He was extremely loyal and committed to everyone around him. I never heard his friends ever call him Shaq – everyone called him “Big.” He knew deep down that basketball was going to give him everything he wanted, but he was smart enough to realize that it was a temporary existence.
His retirement via Twitter was not surprising. It was time. Shaq was never going to be that guy with the tears in a retirement presser surrounded by scribes. Everything he did in the League was on his own terms. While he was in L.A., he used a nameplate on his locker with an acronym: IDGAF. It stood for: “I don’t give a fuck.” It was a testament to his fight to do things on his own terms. That’s why we got those great quotes over the years. He wanted the laughs, but it was a rock star thing. He wanted to drop quotes that would ring out for years. F-bombs on national TV, calling the Sacramento Kings “Queens” in the middle of a heated rivalry and lashing out against Jerry Colangelo and David Stern for allowing the NBA to play zone to stop his domination. His relationship with Kobe Bryant will be examined for decades. The only thing those two had in common was the fact that they played on the same team – they had two completely different outlooks on life.
It will be interesting to see how Kobe leaves the game when his time is up.
Now that he is gone from the game, the discussion on his legacy begins. It's hard to predict what an athlete’s legacy will be 20 years from now. There will certainly be various takes on the subject. While he will be praised by many, there will also be the claims that he was lazy late in his career and that he didn’t care about the game enough.
Some will say he should have won more titles and been a better free-throw shooter. That is all fair. Shaq was born to play the beautiful game of basketball and he loved the game but it didn’t consume every second of his life and that is for good reason. Leaving the game of basketball is difficult for the great ones. Nothing will ever fill that void. Imagine training your entire life for a career and having to give that up at age 39, when you might have half of your life to live. Transferring that same passion into a new world can become a major burden. Shaq wasn’t going to be one of those dudes. As much as he loved it, he knew basketball was simply a game. He was the biggest kid in the world, earning a King’s ransom playing a kid’s game. He never lost sight of that. You can’t fault him for choosing to enjoy life more.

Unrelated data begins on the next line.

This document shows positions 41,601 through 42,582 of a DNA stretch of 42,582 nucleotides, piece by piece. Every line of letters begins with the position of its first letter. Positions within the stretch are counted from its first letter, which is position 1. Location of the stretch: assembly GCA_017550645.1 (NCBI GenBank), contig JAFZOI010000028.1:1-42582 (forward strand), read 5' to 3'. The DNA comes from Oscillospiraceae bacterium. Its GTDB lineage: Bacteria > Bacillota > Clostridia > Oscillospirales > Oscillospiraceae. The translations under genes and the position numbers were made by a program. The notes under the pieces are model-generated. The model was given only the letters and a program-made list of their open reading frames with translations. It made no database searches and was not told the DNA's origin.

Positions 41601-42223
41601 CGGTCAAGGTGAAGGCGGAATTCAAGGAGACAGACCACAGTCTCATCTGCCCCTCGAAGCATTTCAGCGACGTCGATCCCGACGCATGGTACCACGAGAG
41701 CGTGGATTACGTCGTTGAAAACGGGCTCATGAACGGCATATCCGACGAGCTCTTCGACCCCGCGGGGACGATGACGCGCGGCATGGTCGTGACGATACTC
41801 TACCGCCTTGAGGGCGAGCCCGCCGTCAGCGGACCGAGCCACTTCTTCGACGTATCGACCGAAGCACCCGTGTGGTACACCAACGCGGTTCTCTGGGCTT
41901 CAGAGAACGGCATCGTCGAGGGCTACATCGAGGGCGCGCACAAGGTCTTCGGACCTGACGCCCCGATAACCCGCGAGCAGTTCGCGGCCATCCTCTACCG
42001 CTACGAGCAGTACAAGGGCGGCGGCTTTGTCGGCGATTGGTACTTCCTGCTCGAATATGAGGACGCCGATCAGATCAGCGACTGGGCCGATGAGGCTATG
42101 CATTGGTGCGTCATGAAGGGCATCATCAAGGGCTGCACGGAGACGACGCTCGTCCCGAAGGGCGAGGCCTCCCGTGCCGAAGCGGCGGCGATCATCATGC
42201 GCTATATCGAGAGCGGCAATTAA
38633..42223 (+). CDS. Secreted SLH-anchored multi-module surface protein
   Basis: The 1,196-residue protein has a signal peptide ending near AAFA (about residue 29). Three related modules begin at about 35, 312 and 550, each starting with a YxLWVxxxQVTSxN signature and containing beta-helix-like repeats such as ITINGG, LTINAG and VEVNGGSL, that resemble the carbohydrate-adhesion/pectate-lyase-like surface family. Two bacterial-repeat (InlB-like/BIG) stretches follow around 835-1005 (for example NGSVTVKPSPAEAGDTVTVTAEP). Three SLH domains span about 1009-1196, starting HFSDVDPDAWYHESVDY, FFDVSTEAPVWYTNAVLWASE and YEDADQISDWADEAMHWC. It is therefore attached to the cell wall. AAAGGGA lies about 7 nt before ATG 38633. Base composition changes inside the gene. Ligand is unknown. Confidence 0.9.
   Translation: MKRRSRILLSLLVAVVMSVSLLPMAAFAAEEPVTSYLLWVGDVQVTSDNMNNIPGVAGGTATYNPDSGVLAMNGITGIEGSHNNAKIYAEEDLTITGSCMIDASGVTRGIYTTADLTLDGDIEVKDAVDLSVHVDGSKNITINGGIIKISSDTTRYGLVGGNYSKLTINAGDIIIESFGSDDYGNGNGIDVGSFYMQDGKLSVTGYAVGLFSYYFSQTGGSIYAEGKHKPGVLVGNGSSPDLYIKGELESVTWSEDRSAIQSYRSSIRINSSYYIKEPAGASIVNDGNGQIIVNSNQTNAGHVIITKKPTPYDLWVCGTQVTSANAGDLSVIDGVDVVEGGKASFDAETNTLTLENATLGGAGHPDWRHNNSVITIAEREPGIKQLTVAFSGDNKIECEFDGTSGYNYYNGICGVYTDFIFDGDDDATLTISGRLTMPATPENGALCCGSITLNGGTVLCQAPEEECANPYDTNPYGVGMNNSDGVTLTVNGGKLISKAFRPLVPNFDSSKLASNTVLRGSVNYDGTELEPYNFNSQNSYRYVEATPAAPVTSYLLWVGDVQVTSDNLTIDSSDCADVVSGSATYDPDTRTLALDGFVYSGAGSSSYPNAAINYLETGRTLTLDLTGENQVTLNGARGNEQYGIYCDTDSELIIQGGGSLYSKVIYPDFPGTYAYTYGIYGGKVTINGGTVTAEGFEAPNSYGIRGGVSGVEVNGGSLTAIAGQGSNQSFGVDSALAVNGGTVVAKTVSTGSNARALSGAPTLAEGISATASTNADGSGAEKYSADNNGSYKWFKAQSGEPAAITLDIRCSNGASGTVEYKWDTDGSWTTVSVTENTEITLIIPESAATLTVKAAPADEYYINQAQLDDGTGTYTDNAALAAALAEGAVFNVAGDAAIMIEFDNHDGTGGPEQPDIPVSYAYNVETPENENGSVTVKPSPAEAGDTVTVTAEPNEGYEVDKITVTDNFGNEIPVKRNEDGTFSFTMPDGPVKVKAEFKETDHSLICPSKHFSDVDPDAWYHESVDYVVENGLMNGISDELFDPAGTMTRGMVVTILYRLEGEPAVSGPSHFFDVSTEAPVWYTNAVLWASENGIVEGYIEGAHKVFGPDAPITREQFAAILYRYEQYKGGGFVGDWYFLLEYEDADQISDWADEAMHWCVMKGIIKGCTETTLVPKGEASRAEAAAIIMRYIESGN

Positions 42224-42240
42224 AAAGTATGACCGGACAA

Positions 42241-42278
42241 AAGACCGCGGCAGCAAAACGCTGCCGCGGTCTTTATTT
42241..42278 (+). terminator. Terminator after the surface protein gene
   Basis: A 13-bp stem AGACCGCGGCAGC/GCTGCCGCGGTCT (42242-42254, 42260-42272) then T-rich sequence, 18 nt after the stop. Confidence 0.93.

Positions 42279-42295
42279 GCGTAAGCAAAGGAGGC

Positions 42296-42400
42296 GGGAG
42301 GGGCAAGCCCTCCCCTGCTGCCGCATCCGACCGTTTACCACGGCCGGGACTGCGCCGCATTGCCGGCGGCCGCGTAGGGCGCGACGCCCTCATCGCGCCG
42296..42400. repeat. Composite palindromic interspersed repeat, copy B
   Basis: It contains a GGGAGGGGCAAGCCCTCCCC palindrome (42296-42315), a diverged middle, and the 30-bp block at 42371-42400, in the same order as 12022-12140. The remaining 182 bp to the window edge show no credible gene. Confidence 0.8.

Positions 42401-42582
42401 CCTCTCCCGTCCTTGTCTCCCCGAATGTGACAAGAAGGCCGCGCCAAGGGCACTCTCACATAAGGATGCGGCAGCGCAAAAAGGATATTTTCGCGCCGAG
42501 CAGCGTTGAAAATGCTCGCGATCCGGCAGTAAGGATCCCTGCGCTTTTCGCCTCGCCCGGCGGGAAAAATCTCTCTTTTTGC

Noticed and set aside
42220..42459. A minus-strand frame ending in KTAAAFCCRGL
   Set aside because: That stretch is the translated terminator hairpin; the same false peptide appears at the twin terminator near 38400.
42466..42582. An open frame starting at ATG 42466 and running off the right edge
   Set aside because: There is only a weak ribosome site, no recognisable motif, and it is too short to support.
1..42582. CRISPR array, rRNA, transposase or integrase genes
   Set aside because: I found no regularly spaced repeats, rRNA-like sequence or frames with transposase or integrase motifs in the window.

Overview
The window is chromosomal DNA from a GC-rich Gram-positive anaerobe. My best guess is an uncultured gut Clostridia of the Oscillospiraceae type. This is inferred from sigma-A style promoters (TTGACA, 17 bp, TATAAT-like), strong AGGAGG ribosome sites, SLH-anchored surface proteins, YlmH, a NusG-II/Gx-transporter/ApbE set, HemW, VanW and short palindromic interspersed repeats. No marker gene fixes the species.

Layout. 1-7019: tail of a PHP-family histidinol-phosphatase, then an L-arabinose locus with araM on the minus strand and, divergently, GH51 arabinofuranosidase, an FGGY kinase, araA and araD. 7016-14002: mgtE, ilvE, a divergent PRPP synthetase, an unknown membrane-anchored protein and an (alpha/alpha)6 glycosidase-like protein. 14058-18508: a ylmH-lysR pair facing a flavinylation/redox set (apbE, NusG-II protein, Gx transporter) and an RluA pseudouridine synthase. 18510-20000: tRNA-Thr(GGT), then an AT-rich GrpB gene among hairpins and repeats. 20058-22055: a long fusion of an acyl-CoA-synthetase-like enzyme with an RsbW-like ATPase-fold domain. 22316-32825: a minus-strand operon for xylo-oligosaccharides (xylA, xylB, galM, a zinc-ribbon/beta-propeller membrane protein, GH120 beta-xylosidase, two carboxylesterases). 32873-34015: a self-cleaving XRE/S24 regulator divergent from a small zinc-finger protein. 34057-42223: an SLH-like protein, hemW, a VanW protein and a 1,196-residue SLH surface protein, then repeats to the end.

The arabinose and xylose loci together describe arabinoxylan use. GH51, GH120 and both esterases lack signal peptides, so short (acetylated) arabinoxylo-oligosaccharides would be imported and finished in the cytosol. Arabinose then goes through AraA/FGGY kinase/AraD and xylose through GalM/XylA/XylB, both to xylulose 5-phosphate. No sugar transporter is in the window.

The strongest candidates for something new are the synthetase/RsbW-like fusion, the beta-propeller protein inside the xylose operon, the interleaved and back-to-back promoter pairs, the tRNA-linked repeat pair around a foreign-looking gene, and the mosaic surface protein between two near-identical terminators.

He lived by a Hunter S. Thompson mantra, “A day without fun is a day that eats shit.” And in the long run, that is what will set him free in the next chapter of his life. Nobody has ever done it his way. He had more fun than anyone who ever stepped on 94 feet of pristine hardwood and still ended up being one of the most dominant players in the history of the league. How many other greats can say the same?
After Dunk.net folded in 2001, Shaq went on to start another signature shoe line, but this time the focus was on children. He developed an affordable shoe with his own logo that has been sold through Walmart. He apparently pockets a nice royalty on every shoe that is sold. There is a famous tale about the time Shaq visited Nike headquarters when his first deal with Reebok ended in the 90's. He supposedly went there decked out in his Reebok gear. Nike took it as a slight and didn’t end up signing him. They are probably very proud of that. But so is Shaq. It was pure IDGAF.
I’ve seen Shaq a few times since the Dunk.net days. He doesn’t remember my name but each time I saw him, he took a long stare at my face and gave me a nod. Shaq had a saying that he was very proud of. He might not remember your name, “But I never forget a face,” he would say. “Never.”
And I will never forget his. Cheers, Big. Thank you for inspiring me to have as much fun as possible, every single day. I’ll always be grateful.